Death and the Humility of Life – A Tribute to Rabbi Jonathan Sacks z”l

Death is the ultimate equalizer. Neither wealth, scholarship, nor position can ward off the finality of death. For me personally, this past week has been extremely difficult. Our dear friend and congregant, Anne Hillelsohn, lost her battle with pancreatic cancer and Sy Siegel, a newer member of the shul, sadly passed away. Alex Trebek, the longtime host of Jeopardy, also succumbed to cancer.
This week our world was shattered upon hearing the news of the passing of Rabbi Lord Jonathan Sacks, the former Chief Rabbi of Great Britain. Rabbi Sacks’ erudition and sagacity earned him honor and respect, even from the non-Jewish world. Upon hearing of his passing, Prince Charles wrote a most beautiful letter highlighting the impact and influence he had on society at large. He was a true light unto the nations and his leadership in these turbulent times will be sorely missed.
For me personally, the tragedy is far deeper. I listened to a discussion Rabbi Sacks had with Professor Aaron Ciechanover at the Technion on the topic ‘Does God Play Dice.’ The moderator had the unenviable job of introducing the Chief Rabbi. For close to ten minutes he highlighted many of his accomplishments and some of the awards he received. I found the lecture stimulating, and I was deeply humbled after hearing what he accomplished in his relatively short time on earth. I couldn’t help but see the inadequacies of my life in comparison to his.
Rabbi Sacks expressed that he was comfortable with death. He said that as long as God wanted him alive he was happy to play his role. And when a time would come when God wanted his soul returned, then that too would be fine. More importantly, he taught that in death there could still be life. His words and deeds can transcend the physicality of the man. His values, morals and ethics can still resonate in a world that is in dire need of assistance.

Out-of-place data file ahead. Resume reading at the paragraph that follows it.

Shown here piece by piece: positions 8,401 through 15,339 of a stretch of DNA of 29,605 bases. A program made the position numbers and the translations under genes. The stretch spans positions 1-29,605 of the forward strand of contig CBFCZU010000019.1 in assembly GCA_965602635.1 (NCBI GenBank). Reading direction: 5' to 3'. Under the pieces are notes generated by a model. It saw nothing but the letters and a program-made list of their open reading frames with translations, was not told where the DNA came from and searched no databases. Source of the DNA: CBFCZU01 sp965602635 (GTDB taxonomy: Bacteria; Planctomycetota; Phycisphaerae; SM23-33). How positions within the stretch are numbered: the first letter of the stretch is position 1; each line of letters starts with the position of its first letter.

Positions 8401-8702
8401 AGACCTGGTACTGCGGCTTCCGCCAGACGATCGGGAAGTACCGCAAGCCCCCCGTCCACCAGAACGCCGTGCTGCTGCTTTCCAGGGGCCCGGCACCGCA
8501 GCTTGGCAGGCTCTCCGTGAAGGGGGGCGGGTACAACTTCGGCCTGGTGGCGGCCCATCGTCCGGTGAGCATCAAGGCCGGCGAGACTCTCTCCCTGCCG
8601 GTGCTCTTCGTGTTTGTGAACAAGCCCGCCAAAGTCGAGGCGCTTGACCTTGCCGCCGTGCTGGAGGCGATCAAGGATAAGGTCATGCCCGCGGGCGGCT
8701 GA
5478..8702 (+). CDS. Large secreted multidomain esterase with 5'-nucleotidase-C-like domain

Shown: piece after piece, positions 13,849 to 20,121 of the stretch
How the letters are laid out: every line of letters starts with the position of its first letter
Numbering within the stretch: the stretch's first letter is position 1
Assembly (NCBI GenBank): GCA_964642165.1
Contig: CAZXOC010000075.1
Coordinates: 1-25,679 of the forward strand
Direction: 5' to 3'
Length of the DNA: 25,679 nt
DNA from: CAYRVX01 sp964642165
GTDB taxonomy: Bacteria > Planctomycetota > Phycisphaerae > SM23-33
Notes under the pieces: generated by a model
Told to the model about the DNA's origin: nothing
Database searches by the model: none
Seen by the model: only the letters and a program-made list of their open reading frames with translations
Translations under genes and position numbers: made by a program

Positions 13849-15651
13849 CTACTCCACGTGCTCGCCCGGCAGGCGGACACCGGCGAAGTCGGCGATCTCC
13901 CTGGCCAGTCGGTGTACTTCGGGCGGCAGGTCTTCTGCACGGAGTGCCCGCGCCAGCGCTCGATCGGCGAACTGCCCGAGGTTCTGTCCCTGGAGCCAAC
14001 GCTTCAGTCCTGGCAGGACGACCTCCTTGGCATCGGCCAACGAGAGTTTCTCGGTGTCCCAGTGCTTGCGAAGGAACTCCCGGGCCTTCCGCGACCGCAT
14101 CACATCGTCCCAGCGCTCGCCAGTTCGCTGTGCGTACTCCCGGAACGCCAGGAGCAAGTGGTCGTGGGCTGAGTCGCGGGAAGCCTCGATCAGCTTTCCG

Perhaps more importantly, I realize that death need not always be morose and sad. To the terminally ill and downtrodden, it is an escape from the pain of existence. To the truly pious, its life’s ultimate prize, catapulting their soul into the spiritual trajectory of their choice. But for me, it is a constant reminder of what I have yet to accomplish. The contemplation of my mortality allows me to focus on what is important. It reminds me that there is no time or place for animosity and hatred in the fleeting time I have left.
I’ve watched too many film clips of Michael Jordan winning the game with an incredible shot, seconds before the final buzzer. We all have the capacity to be Michael Jordan. We can all take that one leap of faith and change the trajectory of our lives. And in case you didn’t know, one of the tenets of Judaism is that the celebration only really begins after the final buzzer.
Shabbat Shalom,
Rabbi Jack Engel
About the Author
Rabbi Jack and his wife, Miriam have reinvigorated Anshei Emuna, a Modern Orthodox Synagogue located in Delray Beach, Florida, in the ten plus years they have been at the Shul, through their experiences gleaned from serving in pulpits in South Africa, Australia and New Zealand. They are advocates of a modern Orthodoxy, being open minded, yet adhering to the integrity of halacha. They believe that being an “ohr lagoyim” refers first and foremost to the entirety of our collective Jewish family.
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